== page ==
The Best Way to Make Big Power on a Junkyard Buick V6: Nitrous or Boost?
Big numbers are possible, but each power adder has its pros and cons.
When it comes to modifying an engine, there's plenty of different ways to make power. One can stick to the naturally aspirated methods, or turn to adding boost or nitrous oxide. Richard Holdener decided to investigate the latter, trialing both nitrous and a supercharger on his Buick 3800 V6 with the benefit of an engine dyno for accurate measurement.
The engine in question is a 3.8-liter Buick L67 Series II V6, originally supercharged from the factory. Previously, Holdener had converted the engine to a naturally-aspirated setup running E85, with a cam swap and tube headers netting 247 horsepower at the crank, and 241 lb-ft of torque. As an L67 motor, it features slightly lower compression than the naturally-aspirated versions, down from 9.4:1 to 8.5:1 in the supercharged application.
Holdener then set about hooking up nitrous, first testing it out with a nozzle loosely pipe-clamped in place in front of the throttle body, netting 343 horsepower. Properly mounting the nozzle into a tapped hole in the throttle body improved things further, and the engine delivered 351 horsepower and 372 lb-ft of torque when the nitrous was flowing.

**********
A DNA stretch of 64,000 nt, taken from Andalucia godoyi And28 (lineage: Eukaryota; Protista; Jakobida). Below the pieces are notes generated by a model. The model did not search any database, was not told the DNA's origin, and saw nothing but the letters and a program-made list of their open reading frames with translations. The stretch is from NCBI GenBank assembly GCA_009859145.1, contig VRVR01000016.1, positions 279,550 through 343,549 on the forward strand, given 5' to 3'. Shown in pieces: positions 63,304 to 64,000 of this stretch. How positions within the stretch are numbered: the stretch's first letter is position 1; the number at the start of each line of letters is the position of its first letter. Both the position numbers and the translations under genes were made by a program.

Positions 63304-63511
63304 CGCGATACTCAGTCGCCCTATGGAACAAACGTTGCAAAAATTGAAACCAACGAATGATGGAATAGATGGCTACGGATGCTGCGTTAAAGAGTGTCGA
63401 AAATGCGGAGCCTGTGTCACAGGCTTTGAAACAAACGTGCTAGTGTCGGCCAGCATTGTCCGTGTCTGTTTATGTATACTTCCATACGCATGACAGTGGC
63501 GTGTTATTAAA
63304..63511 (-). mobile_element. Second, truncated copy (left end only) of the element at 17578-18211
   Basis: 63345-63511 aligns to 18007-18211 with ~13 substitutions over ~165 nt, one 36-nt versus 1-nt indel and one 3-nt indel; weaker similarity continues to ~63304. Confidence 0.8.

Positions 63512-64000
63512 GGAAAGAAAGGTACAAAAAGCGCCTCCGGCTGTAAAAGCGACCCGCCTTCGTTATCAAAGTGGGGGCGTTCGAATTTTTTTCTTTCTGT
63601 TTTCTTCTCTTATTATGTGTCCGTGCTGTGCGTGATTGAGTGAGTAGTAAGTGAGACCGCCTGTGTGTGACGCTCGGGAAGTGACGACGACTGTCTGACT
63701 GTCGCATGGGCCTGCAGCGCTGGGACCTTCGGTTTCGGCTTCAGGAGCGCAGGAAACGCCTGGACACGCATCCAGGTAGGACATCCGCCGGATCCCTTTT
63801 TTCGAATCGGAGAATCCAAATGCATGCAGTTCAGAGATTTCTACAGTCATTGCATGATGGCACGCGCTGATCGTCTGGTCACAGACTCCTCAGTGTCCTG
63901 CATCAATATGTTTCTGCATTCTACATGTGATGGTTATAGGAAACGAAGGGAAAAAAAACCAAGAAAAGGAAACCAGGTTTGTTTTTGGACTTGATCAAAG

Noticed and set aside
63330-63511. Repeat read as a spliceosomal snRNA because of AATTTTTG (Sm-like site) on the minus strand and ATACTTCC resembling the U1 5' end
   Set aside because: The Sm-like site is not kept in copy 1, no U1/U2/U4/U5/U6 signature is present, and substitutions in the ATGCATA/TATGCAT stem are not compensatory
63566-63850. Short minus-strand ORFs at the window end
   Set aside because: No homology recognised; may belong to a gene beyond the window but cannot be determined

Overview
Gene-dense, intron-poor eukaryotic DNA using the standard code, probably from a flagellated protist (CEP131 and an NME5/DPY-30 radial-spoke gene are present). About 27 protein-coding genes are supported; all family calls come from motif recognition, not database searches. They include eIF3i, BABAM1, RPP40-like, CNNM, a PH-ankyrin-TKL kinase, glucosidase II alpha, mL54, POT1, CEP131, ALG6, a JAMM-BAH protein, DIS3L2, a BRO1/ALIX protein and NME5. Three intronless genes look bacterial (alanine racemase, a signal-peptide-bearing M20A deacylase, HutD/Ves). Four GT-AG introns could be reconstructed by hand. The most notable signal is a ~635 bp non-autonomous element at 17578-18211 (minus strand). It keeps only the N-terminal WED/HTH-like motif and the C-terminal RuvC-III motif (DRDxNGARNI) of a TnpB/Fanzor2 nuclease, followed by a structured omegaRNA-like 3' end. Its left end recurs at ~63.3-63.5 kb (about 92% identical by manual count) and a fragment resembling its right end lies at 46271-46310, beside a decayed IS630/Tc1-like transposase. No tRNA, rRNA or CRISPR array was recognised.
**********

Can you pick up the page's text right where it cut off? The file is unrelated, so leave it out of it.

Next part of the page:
The nitrous setup was up against a Gen V M90 supercharger, a later version of the M90 originally fitted to the L67 from stock. A 3" blower pulley was used to spin the blower faster for extra boost, kicking things up to a full 12 psi pumped through a L32 throttle body from the Series 3 V6 for better flow. With the benefits of the E85 fuel and higher boost level, the setup netted a wild 400 hp and 384 ft-lbs of torque.
For the fun of it, Holdener decided to see what was possible with both power adders working together. The combined nitrous and boost made 565 horsepower and 549 lb-ft of torque at the flywheel, quite a number for a Buick V6 from the 1990s.
Neither setup is outright "better" than the other, as Holdner notes in the video. The supercharger did make more power, and doesn't require a nitrous bottle to be regularly recharged to maintain that level. However, Holdener notes that the engine wasn't really built for nitrous, and if one intended to go that route, it would make more sense to use a higher-compression build with different cams and other mods.
Holdener has plenty of experience in the tuning arena, and has the benefit of a well-equipped engine dyno to produce accurate, scientific results. We've seen his work before, tuning engines for big power with eBay turbos and determining just how much boost it takes to kill a 351 Windsor V8.
In any case, it shows that the 3800 V6 really does deserve its reputation as a cheap, stout motor capable of putting down good numbers. It's perhaps only a shame that in the US, it was seen mostly in front-wheel drive applications, versus the rear-wheel drive Holden Monaros and Commodores of Australia.
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